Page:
Stochastic Market Structure: Concentration Measures and Motion Picture Antitrust
This paper examines the usefulness of concentration indices in characterizing the degree of competition in the motion picture industry. It shows that concentration ratios and the Herfindahl-Hirschman index give a misleading picture of the degree of competition in the industry. All these indices exhibit large fluctuations that make the common practice of calculating a static measure erroneous. Market shares are shown to follow a stochastic Pareto- Lévy motion in which the market shares of the leading distributors are unstable, and positions often change. We show that this stochastic industry structure implies that the expected value of the HHI is undefined (infinite!). The motion picture industry is (stochastically) concentrated but highly competitive. We argue that this is likely to be true of other industries with similar stochastic features.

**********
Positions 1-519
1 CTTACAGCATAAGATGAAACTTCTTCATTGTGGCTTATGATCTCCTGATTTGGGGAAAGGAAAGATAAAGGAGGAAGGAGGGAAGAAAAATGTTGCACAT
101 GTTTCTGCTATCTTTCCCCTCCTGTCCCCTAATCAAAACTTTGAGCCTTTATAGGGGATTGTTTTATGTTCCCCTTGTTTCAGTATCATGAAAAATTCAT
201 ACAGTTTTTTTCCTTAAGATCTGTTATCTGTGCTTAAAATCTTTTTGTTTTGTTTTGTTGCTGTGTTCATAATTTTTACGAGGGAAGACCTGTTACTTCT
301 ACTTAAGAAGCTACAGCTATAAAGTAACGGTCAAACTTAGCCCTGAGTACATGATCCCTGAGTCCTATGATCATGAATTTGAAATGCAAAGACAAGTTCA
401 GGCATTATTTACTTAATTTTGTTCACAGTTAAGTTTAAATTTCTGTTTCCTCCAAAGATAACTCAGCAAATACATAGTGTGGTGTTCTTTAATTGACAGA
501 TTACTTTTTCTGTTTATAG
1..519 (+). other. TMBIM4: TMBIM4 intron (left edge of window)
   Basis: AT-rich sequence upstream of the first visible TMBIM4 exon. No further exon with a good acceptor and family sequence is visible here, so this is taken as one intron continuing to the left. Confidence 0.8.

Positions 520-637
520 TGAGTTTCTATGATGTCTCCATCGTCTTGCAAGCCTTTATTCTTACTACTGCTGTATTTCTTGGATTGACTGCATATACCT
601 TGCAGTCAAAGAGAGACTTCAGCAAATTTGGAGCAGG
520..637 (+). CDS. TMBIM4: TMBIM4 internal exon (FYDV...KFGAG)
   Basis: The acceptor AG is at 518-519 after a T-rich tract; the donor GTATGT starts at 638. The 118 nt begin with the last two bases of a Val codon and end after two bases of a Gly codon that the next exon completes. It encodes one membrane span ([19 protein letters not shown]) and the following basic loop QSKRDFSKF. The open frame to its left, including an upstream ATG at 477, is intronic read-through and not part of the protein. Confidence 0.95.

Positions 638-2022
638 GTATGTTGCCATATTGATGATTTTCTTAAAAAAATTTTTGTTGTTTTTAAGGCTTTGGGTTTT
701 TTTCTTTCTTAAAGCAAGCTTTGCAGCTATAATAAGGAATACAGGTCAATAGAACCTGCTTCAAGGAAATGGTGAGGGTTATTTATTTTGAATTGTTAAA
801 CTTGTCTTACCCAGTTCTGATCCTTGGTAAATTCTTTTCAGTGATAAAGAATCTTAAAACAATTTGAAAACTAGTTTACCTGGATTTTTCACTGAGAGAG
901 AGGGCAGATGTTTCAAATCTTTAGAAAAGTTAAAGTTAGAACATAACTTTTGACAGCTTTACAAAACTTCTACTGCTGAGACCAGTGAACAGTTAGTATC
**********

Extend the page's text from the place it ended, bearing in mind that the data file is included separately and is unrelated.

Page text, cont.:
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- Saving, Thomas R, 1970. "Concentration Ratios and the Degree of Monopoly," International Economic Review, Department of Economics, University of Pennsylvania and Osaka University Institute of Social and Economic Research Association, vol. 11(1), pages 139-46, February.
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